Shia LaBeouf Packs on the PDA With Margaret Qualley Amid FKA twigs Lawsuit

Shia LaBeouf was spotted getting cozy with Margaret Qualley at LAX over the weekend. News of their romance comes a week after FKA twigs filed a lawsuit against the actor.

By Alyssa Morin Dec 21, 2020 12:28 AMTags
Watch: Inside Shia LaBeouf's Controversial History

Shia LaBeouf was spotted locking lips and cozying up to Margaret Qualley over the weekend.

On Saturday, Dec. 19, photographers captured the duo packing on the PDA as they reunited at the Los Angeles airport. In one set of images, which were first published by The Daily Mail, the 26-year-old actress could be seen lifting up her leg and wrapping it around Shia's as they passionately kissed.

According to the outlet, the two are dating. However, at this time, both Shia and Margaret have yet to publicly comment on the status of their relationship. And while it's unclear when the pair started seeing each other, they were featured in a NSFW music video two months ago.

Back in October, the duo appeared in the "Love Me Like You Hate Me" music video, which was a song released by Margaret's sister, Rainey Qualley, whose stage name is Rainsford.

In the visual project, Margaret and Shia played a couple who go through an intense and emotional relationship. Rainey explained her piercing video on Instagram, writing, "It's filled with love and pain and tenderness and rage and real pieces of my heart."

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Shia's new romance comes a little over a week after his former girlfriend FKA twigs accused him of "relentless abuse" in a lawsuit she filed on Dec. 10 in Los Angeles Superior Court.

According to the lawsuit, which was obtained by E! News, the songstress first met Shia in 2018 when she was cast in the film, Honey Boy. FKA twigs alleged that their relationship began after the movie finished. 

She claimed the early days of their romance was full of "over-the-top displays of affection," however, things started to change.

FKA twigs, whose real name is Tahliah Debrett Barnett, reported that Shia later became abusive and inflicted emotional distress. In the lawsuit, she accused the actor of setting rules about how many times a day she had to kiss and touch him. 

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"The whole time I was with him, I could have bought myself a business-flight plane ticket back to my four-story townhouse in Hackney," the actress told The New York Times in a separate interview that was published on Dec. 11. "He brought me so low, below myself, that the idea of leaving him and having to work myself back up just seemed impossible."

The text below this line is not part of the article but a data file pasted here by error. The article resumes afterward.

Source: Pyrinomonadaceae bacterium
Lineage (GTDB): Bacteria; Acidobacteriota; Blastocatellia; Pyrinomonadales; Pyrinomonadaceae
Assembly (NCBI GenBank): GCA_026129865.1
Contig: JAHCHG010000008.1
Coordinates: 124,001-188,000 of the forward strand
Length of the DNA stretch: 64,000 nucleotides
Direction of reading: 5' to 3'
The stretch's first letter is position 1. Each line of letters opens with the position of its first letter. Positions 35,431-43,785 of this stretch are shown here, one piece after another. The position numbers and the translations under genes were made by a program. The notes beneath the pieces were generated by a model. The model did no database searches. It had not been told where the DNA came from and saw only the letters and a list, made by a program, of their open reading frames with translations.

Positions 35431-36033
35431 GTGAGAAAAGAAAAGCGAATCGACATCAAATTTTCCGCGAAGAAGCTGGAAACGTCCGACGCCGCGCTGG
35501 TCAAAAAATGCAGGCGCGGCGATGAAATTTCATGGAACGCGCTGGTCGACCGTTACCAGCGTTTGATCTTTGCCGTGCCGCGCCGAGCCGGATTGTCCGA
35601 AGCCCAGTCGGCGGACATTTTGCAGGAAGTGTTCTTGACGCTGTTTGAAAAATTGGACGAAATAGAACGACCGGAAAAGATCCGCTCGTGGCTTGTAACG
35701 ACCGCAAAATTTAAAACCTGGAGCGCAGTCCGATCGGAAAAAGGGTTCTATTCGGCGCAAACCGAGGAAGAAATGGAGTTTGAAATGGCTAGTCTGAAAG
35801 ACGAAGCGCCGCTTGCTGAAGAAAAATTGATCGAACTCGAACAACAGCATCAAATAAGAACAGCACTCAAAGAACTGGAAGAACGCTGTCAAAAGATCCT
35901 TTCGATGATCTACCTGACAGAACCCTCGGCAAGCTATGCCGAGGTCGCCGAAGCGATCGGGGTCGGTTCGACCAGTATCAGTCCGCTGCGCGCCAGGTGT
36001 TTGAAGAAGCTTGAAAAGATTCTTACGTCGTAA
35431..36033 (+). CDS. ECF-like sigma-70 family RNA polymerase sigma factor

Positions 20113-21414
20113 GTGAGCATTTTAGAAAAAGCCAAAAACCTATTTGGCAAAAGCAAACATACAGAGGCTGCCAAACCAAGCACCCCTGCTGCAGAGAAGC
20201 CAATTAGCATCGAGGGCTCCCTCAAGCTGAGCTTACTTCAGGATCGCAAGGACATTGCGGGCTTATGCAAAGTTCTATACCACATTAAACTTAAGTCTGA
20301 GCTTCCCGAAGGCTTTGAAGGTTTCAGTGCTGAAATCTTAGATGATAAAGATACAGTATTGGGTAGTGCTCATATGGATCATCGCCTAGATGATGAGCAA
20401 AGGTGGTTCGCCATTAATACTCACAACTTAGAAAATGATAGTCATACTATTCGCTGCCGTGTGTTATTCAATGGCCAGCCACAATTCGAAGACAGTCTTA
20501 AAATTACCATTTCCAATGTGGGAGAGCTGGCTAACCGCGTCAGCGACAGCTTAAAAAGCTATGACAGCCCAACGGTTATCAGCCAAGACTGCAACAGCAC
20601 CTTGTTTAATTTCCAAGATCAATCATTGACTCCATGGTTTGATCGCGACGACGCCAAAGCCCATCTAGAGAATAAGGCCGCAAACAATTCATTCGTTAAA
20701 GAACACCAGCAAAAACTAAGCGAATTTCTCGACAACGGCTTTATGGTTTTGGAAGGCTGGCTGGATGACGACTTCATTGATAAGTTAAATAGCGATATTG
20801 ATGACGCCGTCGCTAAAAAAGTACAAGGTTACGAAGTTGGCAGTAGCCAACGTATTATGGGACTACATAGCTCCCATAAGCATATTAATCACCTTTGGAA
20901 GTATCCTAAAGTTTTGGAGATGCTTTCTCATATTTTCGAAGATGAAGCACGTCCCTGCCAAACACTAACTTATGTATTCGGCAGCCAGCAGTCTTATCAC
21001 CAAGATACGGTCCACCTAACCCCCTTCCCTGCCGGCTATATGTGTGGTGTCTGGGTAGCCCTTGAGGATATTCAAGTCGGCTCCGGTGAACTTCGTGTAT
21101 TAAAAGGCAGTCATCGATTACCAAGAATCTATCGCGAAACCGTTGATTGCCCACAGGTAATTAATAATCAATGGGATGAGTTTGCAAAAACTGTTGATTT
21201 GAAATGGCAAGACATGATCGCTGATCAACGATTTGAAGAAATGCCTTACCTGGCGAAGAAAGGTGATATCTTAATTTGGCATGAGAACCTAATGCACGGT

"What I went through with Shia was the worst thing I've ever been through in the whole of my life," she continued. "I don't think people would ever think that it would happen to me. But I think that's the thing. It can happen to anybody."

FKA twigs' attorney also shared a statement with E! News about her lawsuit. 

"We tried to resolve this matter privately on the condition that Mr. LaBeouf agrees to receive meaningful and consistent psychological treatment," the statement read. "Since he was unwilling to agree to get appropriate help, Ms. Barnett filed this suit to prevent others from unknowingly suffering similar abuse by him."

The singer took to Instagram after her interview was published and opened up even more about her situation.

"it may be surprising to you to learn that i was in an emotionally and physically abusive relationship," she began her message. "it was hard for me to process too, during and after i never thought something like this would happen to me. which is why i have decided it's important for me to talk about it and try to help people understand that when you are under the coercive control of an abuser or in an interpersonal violent relationship leaving doesn't feel like a safe or achievable option."

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Following the allegations made against him, Shia issued a statement to The New York Times via email, in which he declared he is part of a 12-step program and focused on his sobriety.

"Although many of these allegations are not true. I am not in the position to defend any of my actions," he told the publication. "I owe these women the opportunity to air their statements publicly and accept accountability for those thing I have done. As someone in recovery, I have to face almost daily reminders of things I did say and do when I was drinking."

"It has always been easy for me to accept responsibility when my behavior reflects poorly on myself, but it's much harder to accept the knowledge that I may have caused great pain to others," he shared. "I can't rewrite history. I can only accept it and work to be better in the future."

He closed, "I am not cured of my PTSD and alcoholism, but I am committed to doing what I need to do to recover, and I will forever be sorry to the people that I may have harmed along the way."

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